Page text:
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MARCO ISLAND — Marco’s anchoring case is drifting away despite attempts to hold on to a city ordinance, which some boaters’ rights advocates say is unconstitutional.
Earlier this month, Governor Charlie Crist’s signature was expected on house bill 1423, which may void the ordinance that the city has been spending more than two years and about $60,000 in legal fees to enforce in court.
Defense attorney Donald Day of Naples-firm Berry, Day & McFee, is representing the Marco boater Dave Dumas, who intentionally challenged the city’s ordinance in 2007. Day said he doesn’t understand the city’s decision to spend money on this case during an economic recession.
“The new law will make all local ordinances obsolete. Therefore, any outcome of our current litigation is of no use. This is what I suggested to the city at the onset of our case. We all knew the state was coming with this. That is why I cannot understand spending tax dollars to fight on an issue that is dead.”
The bill which is titled “An act relating to the Fish and Wildlife Conservation Commission” deals with several waterway issues including the definition of live aboard vessels and the establishment of anchorages and mooring fields.
The overall legislation takes effect July 1, 2009, however certain portions do not go into effect until October 2009.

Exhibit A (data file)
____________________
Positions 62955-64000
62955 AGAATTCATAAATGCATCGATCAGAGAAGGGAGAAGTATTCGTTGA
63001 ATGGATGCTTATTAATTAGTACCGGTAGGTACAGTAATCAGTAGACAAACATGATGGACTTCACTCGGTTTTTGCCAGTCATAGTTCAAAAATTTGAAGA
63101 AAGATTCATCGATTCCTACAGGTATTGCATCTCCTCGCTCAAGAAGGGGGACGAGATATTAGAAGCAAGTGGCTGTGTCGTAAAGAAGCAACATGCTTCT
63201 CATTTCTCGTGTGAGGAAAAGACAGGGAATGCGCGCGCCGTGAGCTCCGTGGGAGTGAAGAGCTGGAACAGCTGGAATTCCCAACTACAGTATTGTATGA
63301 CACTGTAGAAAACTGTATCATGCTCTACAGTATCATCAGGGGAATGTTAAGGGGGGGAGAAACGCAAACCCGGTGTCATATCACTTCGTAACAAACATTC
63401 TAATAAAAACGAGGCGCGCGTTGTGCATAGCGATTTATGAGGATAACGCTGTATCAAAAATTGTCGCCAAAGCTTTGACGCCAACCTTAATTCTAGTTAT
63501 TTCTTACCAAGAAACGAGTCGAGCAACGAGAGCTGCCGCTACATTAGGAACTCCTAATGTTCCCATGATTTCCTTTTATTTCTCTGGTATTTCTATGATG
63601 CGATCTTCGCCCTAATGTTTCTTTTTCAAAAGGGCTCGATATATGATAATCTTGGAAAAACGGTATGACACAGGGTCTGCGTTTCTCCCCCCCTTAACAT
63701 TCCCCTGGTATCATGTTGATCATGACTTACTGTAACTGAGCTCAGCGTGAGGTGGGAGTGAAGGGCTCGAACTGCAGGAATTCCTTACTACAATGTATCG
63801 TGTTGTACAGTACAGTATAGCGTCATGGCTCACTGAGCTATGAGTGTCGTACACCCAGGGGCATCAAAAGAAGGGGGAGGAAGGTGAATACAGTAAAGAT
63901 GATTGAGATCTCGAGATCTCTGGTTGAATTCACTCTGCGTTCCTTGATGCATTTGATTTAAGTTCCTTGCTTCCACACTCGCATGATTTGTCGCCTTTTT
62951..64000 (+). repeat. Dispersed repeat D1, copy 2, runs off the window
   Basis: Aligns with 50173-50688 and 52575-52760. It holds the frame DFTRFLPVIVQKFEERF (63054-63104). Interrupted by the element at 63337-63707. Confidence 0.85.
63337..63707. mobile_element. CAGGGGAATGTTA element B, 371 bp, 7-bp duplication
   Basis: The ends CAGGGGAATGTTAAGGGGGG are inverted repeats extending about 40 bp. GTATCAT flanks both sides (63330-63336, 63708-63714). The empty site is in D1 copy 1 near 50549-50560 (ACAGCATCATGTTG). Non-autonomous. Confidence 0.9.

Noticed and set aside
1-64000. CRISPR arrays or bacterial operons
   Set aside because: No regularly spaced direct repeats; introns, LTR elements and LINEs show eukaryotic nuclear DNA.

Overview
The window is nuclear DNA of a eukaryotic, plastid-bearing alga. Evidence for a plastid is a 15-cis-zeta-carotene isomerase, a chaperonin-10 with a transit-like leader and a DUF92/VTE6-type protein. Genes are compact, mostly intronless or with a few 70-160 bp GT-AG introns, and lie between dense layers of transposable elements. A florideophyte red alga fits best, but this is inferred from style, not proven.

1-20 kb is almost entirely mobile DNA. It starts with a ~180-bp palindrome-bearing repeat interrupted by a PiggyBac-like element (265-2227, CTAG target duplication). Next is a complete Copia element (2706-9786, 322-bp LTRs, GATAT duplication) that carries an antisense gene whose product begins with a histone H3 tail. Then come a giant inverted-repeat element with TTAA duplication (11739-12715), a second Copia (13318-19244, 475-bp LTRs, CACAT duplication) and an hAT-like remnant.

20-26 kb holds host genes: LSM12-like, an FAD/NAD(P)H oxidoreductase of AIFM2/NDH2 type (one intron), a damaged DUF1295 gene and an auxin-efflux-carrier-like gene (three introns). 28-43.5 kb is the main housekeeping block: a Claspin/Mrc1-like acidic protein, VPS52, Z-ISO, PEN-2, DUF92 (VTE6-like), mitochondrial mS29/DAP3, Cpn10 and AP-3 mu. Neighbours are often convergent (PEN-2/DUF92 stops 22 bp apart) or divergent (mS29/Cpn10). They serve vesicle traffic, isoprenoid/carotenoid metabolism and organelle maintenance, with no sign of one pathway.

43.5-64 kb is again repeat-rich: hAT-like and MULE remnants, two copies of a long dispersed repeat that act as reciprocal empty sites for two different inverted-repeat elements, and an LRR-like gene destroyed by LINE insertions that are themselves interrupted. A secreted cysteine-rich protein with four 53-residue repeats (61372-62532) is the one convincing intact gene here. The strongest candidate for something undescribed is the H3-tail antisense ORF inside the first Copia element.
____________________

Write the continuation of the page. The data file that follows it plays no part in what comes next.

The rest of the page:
All existing ordinances that limit anchoring that do not qualify as live-aboard by the new legislation are to become null and void.
Marco Island’s attempts to restrict boat anchoring have run aground more than once, but are slowly dragging on again.
In January, the local appellate court had dismissed the city’s appeal of a Collier County Court ruling that declared the city ordinance restricting anchoring in its waterways unconstitutional.
The dismissal was on procedural grounds. A three-judge panel ruled the city did not file its appeal on time.
City Attorney Alan Gabriel, of the Fort Lauderdale-based law firm Weiss Serota, fought that ruling and recently won the battle by having the appeal reinstated on May 22.
City Council Vice Chairman Frank Recker said the council chose to pursue the appeal hoping that the court would provide more guidance on the issue.
“ ... And we only chose to do so after being assured that our legal expenses would be nominal for the appellate process.”
Recker said if there has been a waste of money, it may have occurred on the state level.
“If the legislature had acted sooner and clearly specified sole jurisdiction in this area it might have saved everyone a lot of time and money. This entire issue could likely have been avoided with the proper parties talking to other reasonable folks. At least we can see an end in sight.”
Dumas was cited in January 2007 for violating an ordinance which restricts mooring in certain areas. Dumas said he admittedly and purposefully moored a 42-foot motor yacht, the Kin Ship, for 12 hours within 300 feet of a seawall near the Esplanade, in the hopes of having the city ordinance ruled as unconstitutional. Dumas has said he hoped it would set a precedence against all similar ordinances enacted by cities and counties.
Marco resident Don Dilks, an Island boater and member of the city’s waterways committee, said he is pleased with the new state legislation. “Any legislation to make anchoring more consistent throughout the state is welcomed by me.”